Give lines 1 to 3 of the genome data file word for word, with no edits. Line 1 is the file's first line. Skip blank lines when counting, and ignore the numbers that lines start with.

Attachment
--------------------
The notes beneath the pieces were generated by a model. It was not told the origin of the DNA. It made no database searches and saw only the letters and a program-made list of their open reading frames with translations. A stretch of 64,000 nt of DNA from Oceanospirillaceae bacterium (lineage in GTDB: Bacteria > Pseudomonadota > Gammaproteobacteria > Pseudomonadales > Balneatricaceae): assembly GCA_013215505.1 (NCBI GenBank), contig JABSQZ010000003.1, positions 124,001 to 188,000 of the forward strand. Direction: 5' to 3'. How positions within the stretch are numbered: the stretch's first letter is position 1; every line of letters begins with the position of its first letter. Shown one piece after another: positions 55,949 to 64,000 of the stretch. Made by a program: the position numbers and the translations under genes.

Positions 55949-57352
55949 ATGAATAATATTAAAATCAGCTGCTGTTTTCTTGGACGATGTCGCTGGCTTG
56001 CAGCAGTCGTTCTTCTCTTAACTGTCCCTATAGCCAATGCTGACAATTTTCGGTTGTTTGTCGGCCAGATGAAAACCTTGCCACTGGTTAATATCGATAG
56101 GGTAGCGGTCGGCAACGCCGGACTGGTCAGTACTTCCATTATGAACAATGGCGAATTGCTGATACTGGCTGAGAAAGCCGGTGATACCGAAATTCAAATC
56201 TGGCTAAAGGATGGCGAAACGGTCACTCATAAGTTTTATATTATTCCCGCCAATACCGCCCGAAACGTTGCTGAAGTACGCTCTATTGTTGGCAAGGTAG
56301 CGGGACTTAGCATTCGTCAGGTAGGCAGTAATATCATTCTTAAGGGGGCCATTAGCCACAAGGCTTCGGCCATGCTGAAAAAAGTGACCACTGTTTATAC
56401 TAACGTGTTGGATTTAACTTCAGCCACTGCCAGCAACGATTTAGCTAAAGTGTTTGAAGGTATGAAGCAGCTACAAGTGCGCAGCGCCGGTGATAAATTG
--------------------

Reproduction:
The notes beneath the pieces were generated by a model. It was not told the origin of the DNA. It made no database searches and saw only the letters and a program-made list of their open reading frames with translations. A stretch of 64,000 nt of DNA from Oceanospirillaceae bacterium (lineage in GTDB: Bacteria > Pseudomonadota > Gammaproteobacteria > Pseudomonadales > Balneatricaceae): assembly GCA_013215505.1 (NCBI GenBank), contig JABSQZ010000003.1, positions 124,001 to 188,000 of the forward strand. Direction: 5' to 3'. How positions within the stretch are numbered: the stretch's first letter is position 1; every line of letters begins with the position of its first letter. Shown one piece after another: positions 55,949 to 64,000 of the stretch. Made by a program: the position numbers and the translations under genes.

Positions 55949-57352
55949 ATGAATAATATTAAAATCAGCTGCTGTTTTCTTGGACGATGTCGCTGGCTTG